Not uniquely, information technology’s manufacture is often outsourced to sweatshops; and it requires toxic chemicals and brutally extracted resources. When the latest device becomes obsolete or breaks, it’s a poison Apple: e waste, problematic to dispose of. The technology is increasingly wireless, and whether we utilize wireless devices or not, their EMF emissions are nearly impossible to avoid, wreaking neurological and biological misery.
All that etheric connectivity runs on hydro, coal, gas, nuclear — and a smidgen of renewable energy. Worldwide Internet electricity use was 210 billion kilowatt hours around 2010. Author Jane Ann Morris has wryly calculated that two billion bicycle generators being pedaled by eight billion pedalers working six-hour shifts round the clock could meet that demand in a very eco-friendly way.
No technology can instill compassion or courage in a human heart. When we sideline the devices, we face Life with a capital L.
Search engines and social networks yield easy answers and connections, but commoditize attention. Evidence of one’s desire, curiosity, or concern is rendered down into demographics and hawked to advertisers. Disembodied and displaced, even in the most mundane computer-mediated dealings, we accommodate ourselves to synthetic environments, surveillance, bureaucratic absurdity, depersonalization and human redundancy. Captivated and distracted, interfacing with apps, algorithms and networks, minds lose consciousness of land, selves lose affective contact with others.
It’s overwhelming to think about the extensive, complicated, resource-intensive systems we depend on for our everyday wants and needs. Lately the local food and economic relocalization movements are raising consciousness about the fallibility of such systems, penetrating the denial, providing alternatives and promoting community resilience. Relocalizing communication could begin with inviting the neighbors to dinner and extend to supporting the local library.
Although everyday users may cling to their iPhones, discontent with the larger InfoTech system and its effects is simmering. For all the revolutionary ballyhoo around technology, ecological and social crises have intensified and the high speed info glut doesn’t seem to be making a dent. The idea that technology will save us is losing credibility. But if not that, what? As Lisi Krall, who is my kind of professor of economics, said recently, “Technology is our last refuge before we face what we don’t want to face.”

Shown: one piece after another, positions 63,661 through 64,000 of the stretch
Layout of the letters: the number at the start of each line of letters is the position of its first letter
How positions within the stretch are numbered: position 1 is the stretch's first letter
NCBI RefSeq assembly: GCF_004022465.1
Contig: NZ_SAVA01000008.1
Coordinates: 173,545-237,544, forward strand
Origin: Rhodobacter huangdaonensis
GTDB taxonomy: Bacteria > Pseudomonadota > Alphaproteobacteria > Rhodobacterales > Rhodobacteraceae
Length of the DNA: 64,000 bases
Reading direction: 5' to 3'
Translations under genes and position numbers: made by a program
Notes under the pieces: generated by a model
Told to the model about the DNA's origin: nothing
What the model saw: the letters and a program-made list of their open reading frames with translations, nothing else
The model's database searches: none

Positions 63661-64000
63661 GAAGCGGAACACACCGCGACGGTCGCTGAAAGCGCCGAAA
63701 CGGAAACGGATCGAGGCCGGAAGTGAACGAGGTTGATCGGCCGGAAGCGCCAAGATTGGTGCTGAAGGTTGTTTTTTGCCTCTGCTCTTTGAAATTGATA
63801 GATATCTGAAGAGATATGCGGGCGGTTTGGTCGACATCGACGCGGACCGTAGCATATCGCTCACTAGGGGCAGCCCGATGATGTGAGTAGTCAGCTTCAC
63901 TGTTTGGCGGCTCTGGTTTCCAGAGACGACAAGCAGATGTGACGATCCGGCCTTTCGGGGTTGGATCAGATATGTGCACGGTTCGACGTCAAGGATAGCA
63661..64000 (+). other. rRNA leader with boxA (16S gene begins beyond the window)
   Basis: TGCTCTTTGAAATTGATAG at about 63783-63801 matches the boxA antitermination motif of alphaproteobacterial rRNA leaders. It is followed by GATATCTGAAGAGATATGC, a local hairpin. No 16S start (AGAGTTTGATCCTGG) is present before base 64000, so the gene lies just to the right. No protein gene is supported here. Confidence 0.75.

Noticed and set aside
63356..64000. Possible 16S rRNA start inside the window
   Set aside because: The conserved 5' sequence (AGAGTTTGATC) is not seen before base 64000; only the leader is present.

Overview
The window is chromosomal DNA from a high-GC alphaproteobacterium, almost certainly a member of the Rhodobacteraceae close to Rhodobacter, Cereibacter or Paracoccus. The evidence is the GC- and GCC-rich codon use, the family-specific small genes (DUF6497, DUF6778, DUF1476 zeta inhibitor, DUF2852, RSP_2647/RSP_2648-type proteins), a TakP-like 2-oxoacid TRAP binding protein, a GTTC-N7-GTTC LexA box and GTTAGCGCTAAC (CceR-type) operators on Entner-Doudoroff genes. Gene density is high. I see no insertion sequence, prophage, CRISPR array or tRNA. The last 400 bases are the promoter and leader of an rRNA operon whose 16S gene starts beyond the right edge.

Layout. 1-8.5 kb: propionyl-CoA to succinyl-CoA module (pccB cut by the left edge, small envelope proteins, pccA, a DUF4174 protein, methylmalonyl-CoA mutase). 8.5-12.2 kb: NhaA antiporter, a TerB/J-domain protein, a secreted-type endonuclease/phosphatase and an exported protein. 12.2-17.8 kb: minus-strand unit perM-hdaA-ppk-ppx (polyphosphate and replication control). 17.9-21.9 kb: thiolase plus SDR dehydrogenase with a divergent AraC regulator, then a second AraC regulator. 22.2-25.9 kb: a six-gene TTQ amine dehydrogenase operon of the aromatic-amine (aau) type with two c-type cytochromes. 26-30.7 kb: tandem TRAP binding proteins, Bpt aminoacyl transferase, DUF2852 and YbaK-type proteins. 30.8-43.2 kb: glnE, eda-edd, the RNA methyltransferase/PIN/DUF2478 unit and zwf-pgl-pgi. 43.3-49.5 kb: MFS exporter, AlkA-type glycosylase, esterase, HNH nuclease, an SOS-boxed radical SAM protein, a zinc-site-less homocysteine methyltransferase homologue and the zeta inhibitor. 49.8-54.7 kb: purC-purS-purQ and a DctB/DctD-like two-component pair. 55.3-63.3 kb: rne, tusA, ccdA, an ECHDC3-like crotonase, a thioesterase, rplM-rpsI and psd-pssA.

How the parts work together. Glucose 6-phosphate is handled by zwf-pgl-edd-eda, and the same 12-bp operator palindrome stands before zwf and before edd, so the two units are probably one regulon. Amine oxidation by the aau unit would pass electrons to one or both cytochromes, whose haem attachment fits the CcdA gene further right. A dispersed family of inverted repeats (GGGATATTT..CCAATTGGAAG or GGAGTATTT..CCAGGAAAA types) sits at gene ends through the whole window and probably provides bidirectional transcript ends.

No technology can instill compassion or courage in a human heart. When we sideline the devices, we face Life with a capital L. And we face one another and the joys and woes of place, community, livelihood and change. For our entire experience as human beings, we’ve found instruction, awe, hazard, and sustenance in the living world. We live the future day by day, in actual places, in community with all beings. It is what we were born for, without artifice.
STEPHANIE MILLS has produced seven books, including Epicurean Simplicity, Tough Little Beauties, In Service of the Wild, and the recently released On Gandhi’s Path: Bob Swann’s Work for Peace and Community Economics. A longtime bioregionalist and veteran of the Whole Earth publications, Mills has written scores of essays and articles. Active in her community, Mills helped launch a local currency in northwest Lower Michigan, where she has lived since 1984. See Stephanie's website.